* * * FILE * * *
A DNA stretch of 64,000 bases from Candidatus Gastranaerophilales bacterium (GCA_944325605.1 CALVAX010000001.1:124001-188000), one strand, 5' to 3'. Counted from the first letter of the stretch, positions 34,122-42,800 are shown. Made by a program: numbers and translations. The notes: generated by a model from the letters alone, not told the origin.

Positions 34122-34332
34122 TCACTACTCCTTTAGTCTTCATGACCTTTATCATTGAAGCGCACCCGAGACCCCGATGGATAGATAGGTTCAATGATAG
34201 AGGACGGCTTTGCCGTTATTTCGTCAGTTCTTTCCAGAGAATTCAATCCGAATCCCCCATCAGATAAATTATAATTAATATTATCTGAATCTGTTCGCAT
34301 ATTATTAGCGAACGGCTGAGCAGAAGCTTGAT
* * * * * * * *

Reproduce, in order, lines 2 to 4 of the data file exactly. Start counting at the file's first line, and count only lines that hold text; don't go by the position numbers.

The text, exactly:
Positions 34122-34332
34122 TCACTACTCCTTTAGTCTTCATGACCTTTATCATTGAAGCGCACCCGAGACCCCGATGGATAGATAGGTTCAATGATAG
34201 AGGACGGCTTTGCCGTTATTTCGTCAGTTCTTTCCAGAGAATTCAATCCGAATCCCCCATCAGATAAATTATAATTAATATTATCTGAATCTGTTCGCAT